Of internal conflict on National Day

The flags have been meticulously hung out by the town council; there are no faded, upside-down or mirror-image flags in sight. People have flags on the side mirrors of their cars, and everyone’s sending out “Happy Birthday, Singapore!” tweets. Even the sushi store by my local Cold Storage is having a National Day sushi set.

Some years I’ll participate, letting myself get swept up in the festive feeling. Or I might complain about the quality of the song (okay, I have done this fairly often). Sometimes I find myself getting teary during the fireworks, while other times I feel little more than a vague discomfort. My feelings about National Day have not remained constant. As I get older I find myself feeling more and more conflicted, unsure how to feel, how to react, what to say.

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Shifting scenes, again: Of simple things like commuting

The bus pulled up at the hot, dusty stop. It was clear almost immediately that it was full, yet people kept trying to pile in.

“Move in, please,” the bus driver hollered. People shuffled a centimetre, an inch along, but there wasn’t much more they could do.

“I’m going to shut the door!” But the doors wouldn’t shut, springing open again as it hit against shoulders and arms. Finally, a primary school girl hopped out of the bus, resigned. The doors snapped shut and the bus pulled away.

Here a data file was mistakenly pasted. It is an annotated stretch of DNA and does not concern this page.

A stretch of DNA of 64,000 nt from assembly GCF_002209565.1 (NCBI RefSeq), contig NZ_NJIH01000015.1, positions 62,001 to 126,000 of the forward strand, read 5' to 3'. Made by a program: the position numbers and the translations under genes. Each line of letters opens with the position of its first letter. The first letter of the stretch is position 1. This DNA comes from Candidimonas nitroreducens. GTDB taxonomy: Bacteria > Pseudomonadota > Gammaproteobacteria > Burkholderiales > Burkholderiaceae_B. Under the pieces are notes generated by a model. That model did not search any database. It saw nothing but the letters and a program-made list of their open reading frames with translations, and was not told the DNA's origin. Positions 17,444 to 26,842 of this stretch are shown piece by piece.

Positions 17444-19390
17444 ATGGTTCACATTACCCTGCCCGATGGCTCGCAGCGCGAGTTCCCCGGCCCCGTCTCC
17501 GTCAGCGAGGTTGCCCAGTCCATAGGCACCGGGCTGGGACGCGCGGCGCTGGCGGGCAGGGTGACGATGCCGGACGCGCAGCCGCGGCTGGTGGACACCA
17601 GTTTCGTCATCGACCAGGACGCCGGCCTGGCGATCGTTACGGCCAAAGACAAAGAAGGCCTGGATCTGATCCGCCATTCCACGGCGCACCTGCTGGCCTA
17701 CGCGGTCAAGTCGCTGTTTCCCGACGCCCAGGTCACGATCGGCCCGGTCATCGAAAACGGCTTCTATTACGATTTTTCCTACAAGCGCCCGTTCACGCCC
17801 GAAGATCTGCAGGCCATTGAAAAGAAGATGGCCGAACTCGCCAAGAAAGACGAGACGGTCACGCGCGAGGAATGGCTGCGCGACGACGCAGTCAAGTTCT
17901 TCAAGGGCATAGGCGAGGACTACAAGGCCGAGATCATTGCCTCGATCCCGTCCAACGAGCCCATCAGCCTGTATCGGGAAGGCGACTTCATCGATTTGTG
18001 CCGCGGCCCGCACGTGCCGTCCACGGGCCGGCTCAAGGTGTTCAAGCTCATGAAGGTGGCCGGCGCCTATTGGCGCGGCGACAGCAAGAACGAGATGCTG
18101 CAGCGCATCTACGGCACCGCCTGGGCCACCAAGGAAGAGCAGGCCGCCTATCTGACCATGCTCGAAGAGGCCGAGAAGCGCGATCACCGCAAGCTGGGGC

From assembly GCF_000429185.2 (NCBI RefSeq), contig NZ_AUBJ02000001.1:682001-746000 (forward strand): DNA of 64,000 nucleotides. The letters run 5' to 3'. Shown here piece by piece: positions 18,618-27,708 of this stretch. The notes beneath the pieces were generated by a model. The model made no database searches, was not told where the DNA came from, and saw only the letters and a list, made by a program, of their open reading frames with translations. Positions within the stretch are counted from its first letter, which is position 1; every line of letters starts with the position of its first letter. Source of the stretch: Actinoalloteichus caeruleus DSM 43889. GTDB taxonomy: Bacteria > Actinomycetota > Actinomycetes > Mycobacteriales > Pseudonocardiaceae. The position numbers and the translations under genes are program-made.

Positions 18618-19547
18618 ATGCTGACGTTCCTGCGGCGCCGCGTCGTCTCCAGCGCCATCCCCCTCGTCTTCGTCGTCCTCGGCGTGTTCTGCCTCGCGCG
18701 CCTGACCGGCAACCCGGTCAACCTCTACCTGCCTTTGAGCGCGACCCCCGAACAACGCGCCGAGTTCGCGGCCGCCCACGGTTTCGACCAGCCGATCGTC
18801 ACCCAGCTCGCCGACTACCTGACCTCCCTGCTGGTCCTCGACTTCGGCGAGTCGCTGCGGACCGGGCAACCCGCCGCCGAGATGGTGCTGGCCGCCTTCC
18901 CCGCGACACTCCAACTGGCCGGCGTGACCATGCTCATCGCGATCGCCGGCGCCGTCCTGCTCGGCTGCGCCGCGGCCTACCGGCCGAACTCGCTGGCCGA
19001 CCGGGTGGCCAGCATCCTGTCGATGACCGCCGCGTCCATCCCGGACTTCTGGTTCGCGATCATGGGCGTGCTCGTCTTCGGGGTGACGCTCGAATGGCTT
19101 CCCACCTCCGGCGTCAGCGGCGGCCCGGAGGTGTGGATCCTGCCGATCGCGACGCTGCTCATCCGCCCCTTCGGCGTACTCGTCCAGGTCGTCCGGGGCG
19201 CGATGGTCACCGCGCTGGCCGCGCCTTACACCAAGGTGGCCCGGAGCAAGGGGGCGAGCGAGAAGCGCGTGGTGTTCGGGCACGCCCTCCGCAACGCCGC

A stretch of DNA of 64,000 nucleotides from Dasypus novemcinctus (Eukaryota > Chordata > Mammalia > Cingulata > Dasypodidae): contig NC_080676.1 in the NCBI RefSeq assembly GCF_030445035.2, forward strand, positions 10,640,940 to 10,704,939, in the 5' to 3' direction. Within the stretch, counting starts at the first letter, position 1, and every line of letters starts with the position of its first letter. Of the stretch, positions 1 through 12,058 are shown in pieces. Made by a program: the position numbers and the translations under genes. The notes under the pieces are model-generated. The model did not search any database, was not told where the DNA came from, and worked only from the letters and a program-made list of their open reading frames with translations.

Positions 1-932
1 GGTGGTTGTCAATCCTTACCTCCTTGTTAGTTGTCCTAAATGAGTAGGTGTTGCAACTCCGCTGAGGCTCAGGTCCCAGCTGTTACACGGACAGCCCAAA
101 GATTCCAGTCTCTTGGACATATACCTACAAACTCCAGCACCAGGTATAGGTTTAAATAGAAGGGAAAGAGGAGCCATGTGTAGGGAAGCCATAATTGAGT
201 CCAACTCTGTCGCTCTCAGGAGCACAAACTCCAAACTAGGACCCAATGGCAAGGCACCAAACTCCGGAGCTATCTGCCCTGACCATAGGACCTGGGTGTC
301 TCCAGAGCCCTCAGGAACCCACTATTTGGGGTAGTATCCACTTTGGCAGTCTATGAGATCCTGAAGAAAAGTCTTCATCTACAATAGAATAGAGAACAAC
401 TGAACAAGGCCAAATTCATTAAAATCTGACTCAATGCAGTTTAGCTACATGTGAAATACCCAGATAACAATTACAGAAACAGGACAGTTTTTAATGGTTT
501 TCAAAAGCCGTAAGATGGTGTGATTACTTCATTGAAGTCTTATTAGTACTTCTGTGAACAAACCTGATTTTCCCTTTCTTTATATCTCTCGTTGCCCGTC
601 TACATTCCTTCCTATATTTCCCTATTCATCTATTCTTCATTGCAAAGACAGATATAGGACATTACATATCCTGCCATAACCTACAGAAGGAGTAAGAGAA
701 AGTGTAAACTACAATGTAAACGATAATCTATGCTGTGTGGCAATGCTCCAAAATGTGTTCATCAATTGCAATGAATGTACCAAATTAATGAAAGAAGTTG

It’s not an uncommon occurrence in Singapore. But as I stood slowly melting in the hot – but somehow not as hot as I remember it – pre-noon sun it felt as if I had never seen so many people in one tiny space before. The number of people on the bus felt, to me, like the entire population of the Isle of Skye, and I missed that empty, rolling Highland landscape.

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National conversations.

It’s been awhile since I last blogged. Not much has changed, really; I’m still in Dunblane living the quiet life, volunteering once a week in a charity shop and reading novels like I haven’t done in far too long.

Through the Internet, social media and the chat of friends I have been able to keep up with developments back home. But I’m also keeping my eyes open for stories in Scotland.

It’s a good time for it, because in slightly less than a year Scotland will vote on whether it should become an independent country. From now until 18 September 2014 the Independence Referendum will most likely be the biggest story.

I’ve visited a few times before, but this is the first time I would say that I’m living in Scotland. I don’t know very much about this country and its politics, and have been reliably informed that Braveheart provides a woefully inaccurate and bastardised account of its history. I don’t have many pre-conceptions, and there is much to learn.

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